Plantae > Tracheophyta > Pinopsida > Pinales > Pinaceae > Abies > Abies procera
 

Abies procera (noble fir; White fir; Red fir)

Synonyms: Abies nobilis; Picea nobilis; Pinus nobilis; Pseudotsuga nobilis
Language: Chi; Dut; Fre; Ger; Hrv, Srp; Hun; Ita; Nor; Rus; Spa

Wikipedia Abstract

Abies procera, the noble fir, also called red fir and Christmastree, is a western North American fir, native to the Cascade Range and Coast Range mountains of extreme northwest California and western Oregon and Washington in the United States. It is a high altitude tree, typically occurring at 300–1,500 metres (980–4,920 ft) altitude, only rarely reaching tree line.
View Wikipedia Record: Abies procera

Attributes

Height [3]  197 feet (60 m)
Width [3]  16.4 feet (5 m)
Air Quality Improvement [1]  Low
Allergen Potential [1]  Low
Carbon Capture [1]  Medium
Screening - Summer [2]  Dense
Screening - Winter [2]  Dense
Shade Percentage [1]  83 %
Temperature Reduction [1]  Medium-Low
Wind Reduction [1]  Medium-High
Hardiness Zone Minimum [1]  USDA Zone: 5 Low Temperature: -20 F° (-28.9 C°) → -10 F° (-23.3 C°)
Hardiness Zone Maximum [1]  USDA Zone: 6 Low Temperature: -10 F° (-23.3 C°) → 0 F° (-17.8 C°)
Light Preference [2]  Mixed Sun/Shade
Soil Acidity [2]  Neutral
Soil Fertility [2]  Infertile
Water Use [1]  Low
Foliage Color [2]  Dark Green
Fruit Color [2]  Purple
Fruit Conspicuous [2]  Yes
Bloom Period [2]  Late Spring
Drought Tolerance [2]  Low
Fire Tolerance [2]  Low
Flower Type [3]  Monoecious
Frost Free Days [2]  50 days
Fruit/Seed Abundance [2]  Low
Fruit/Seed Begin [2]  Spring
Fruit/Seed End [2]  Fall
Growth Form [2]  Single Stem
Growth Period [2]  Spring, Summer
Growth Rate [2]  Rapid
Janka Hardness [4]  410 lbf (186 kgf) Very Soft
Leaf Type [3]  Evergreen
Lifespan [2]  Perennial
Pollinators [3]  Wind
Propagation [2]  Bare Root, Container, Seed
Root Depth [2]  20 inches (51 cm)
Seed Spread Rate [2]  Slow
Seed Vigor [2]  Low
Seeds Per [2]  14640 / lb (32276 / kg)
Shape/Orientation [2]  Erect
Specific Gravity [5]  0.39
Structure [3]  Tree
Usage [3]  Wood - light, hard, strong, close grained, works easily. Used for lumber, interior work, pulp etc;
Vegetative Spread Rate [2]  None
View Plants For A Future Record : Abies procera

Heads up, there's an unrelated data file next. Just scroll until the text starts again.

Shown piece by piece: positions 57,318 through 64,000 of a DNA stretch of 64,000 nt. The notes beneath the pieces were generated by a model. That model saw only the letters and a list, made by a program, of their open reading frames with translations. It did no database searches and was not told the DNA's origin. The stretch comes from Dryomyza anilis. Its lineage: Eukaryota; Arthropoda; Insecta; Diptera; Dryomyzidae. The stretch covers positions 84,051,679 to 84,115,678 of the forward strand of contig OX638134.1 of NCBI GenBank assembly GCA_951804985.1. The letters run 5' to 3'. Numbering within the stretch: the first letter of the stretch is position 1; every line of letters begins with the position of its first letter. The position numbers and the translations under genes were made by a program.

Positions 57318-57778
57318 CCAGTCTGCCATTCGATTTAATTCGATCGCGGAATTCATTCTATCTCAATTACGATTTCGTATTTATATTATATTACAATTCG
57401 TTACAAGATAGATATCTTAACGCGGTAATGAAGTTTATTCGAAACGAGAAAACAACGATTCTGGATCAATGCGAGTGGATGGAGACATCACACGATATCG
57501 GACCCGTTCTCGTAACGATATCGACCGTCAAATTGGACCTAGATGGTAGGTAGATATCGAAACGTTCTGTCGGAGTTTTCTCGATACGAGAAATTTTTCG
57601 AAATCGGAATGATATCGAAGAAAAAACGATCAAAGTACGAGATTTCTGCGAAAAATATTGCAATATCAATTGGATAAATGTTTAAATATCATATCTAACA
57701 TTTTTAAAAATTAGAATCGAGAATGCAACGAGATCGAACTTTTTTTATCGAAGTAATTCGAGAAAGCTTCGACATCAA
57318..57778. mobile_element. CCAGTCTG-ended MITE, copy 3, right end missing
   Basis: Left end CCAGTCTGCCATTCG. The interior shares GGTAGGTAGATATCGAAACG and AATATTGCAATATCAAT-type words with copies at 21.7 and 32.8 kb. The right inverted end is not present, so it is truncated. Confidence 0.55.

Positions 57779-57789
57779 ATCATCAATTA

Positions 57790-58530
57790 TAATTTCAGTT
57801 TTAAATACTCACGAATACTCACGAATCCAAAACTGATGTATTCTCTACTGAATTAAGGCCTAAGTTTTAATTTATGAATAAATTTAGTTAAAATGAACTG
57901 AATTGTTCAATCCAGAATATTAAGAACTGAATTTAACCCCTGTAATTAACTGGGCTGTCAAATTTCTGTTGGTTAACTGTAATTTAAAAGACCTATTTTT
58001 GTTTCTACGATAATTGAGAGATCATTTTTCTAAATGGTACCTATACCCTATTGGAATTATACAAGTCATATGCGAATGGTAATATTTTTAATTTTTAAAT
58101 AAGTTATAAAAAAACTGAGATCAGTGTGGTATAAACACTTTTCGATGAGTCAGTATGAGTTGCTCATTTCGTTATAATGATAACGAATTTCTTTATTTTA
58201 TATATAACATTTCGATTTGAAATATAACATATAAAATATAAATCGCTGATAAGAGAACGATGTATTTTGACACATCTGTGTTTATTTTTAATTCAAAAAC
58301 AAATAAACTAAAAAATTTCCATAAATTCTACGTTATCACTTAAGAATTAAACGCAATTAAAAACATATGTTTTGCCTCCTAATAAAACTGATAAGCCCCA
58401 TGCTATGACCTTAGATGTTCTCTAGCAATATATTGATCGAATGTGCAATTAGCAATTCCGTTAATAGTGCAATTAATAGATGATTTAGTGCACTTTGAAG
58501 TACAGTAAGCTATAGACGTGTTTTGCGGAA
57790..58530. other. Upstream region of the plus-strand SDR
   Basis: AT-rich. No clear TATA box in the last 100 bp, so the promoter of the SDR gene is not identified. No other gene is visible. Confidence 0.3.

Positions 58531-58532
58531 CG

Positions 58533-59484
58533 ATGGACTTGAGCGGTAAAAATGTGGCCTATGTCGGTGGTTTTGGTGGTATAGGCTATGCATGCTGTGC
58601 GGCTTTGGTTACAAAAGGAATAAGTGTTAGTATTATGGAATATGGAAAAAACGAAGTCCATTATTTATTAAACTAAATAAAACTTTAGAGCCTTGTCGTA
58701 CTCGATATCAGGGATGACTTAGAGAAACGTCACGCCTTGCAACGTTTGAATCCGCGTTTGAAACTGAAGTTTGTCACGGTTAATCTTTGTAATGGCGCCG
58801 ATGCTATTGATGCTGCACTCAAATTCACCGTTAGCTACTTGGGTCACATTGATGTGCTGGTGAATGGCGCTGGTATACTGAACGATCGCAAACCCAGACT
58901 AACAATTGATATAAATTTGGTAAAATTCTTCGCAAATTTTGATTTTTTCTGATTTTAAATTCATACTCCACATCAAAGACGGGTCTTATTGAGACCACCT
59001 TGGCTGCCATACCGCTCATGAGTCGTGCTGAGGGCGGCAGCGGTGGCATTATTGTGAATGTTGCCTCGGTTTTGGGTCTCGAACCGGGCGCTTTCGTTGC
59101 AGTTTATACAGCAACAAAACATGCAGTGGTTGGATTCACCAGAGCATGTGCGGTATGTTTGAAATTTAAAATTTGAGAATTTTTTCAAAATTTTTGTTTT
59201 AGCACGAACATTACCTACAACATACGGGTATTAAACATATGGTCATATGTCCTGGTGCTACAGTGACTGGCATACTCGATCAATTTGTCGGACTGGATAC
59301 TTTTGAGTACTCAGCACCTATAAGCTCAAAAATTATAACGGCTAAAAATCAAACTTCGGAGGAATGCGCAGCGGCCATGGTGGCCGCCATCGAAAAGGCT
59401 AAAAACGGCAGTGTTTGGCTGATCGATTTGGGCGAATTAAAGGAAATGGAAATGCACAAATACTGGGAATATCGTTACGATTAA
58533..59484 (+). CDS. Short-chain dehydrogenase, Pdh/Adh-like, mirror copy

Protected Areas

Name IUCN Category Area acres Location Species Website Climate Land Use
H.J. Andrews Biosphere Reserve 15815 Oregon, United States

Predators

Adelges nordmannianae[6]
Adelges piceae (balsam woolly adelgid)[6]
Adelges piceae piceae (balsam woolly adelgid)[7]
Cinara confinis[6]
Eupithecia abietaria (Cloaked Pug Moth)[8]
Megastigmus pinus[6]
Rhizosphaera kalkhoffii[7]
Sirex cyaneus (blue horntail)[6]
Urocerus augur <Unverified Name>[6]
Urocerus gigas <Unverified Name>[6]

Consumers

Parasitized by 
Curreya pityophila[7]

Range Map

U.S.A.: NW California, Oregon, Washington (Cascade Range, parts of Coast Range) TDWG: 73 ORE WAS 76 CAL; USA: NW California, Oregon, Washington (Cascade Range, parts of Coast Range). TDWG: 73 ORE WAS 76 CAL;

Photos

Citations

Attributes / relations provided by
1i-Tree Species v. 4.0, developed by the USDA Forest Service's Northern Research Station and SUNY-ESF using the Horticopia, Inc. plant database.
2USDA Plants Database, U. S. Department of Agriculture
3Plants For A Future licensed under a Creative Commons License
4Wood Janka Hardness Scale/Chart J W Morlan's Unique Wood Gifts
5Forest Inventory and Analysis DB version 5.1, May 4, 2013, U.S. Forest Service
6Biological Records Centre Database of Insects and their Food Plants
7Jorrit H. Poelen, James D. Simons and Chris J. Mungall. (2014). Global Biotic Interactions: An open infrastructure to share and analyze species-interaction datasets. Ecological Informatics.
8HOSTS - a Database of the World's Lepidopteran Hostplants Gaden S. Robinson, Phillip R. Ackery, Ian J. Kitching, George W. Beccaloni AND Luis M. Hernández
Images provided by Google Image Search
Abstract provided by DBpedia licensed under a Creative Commons License
Weather provided by NOAA METAR Data Access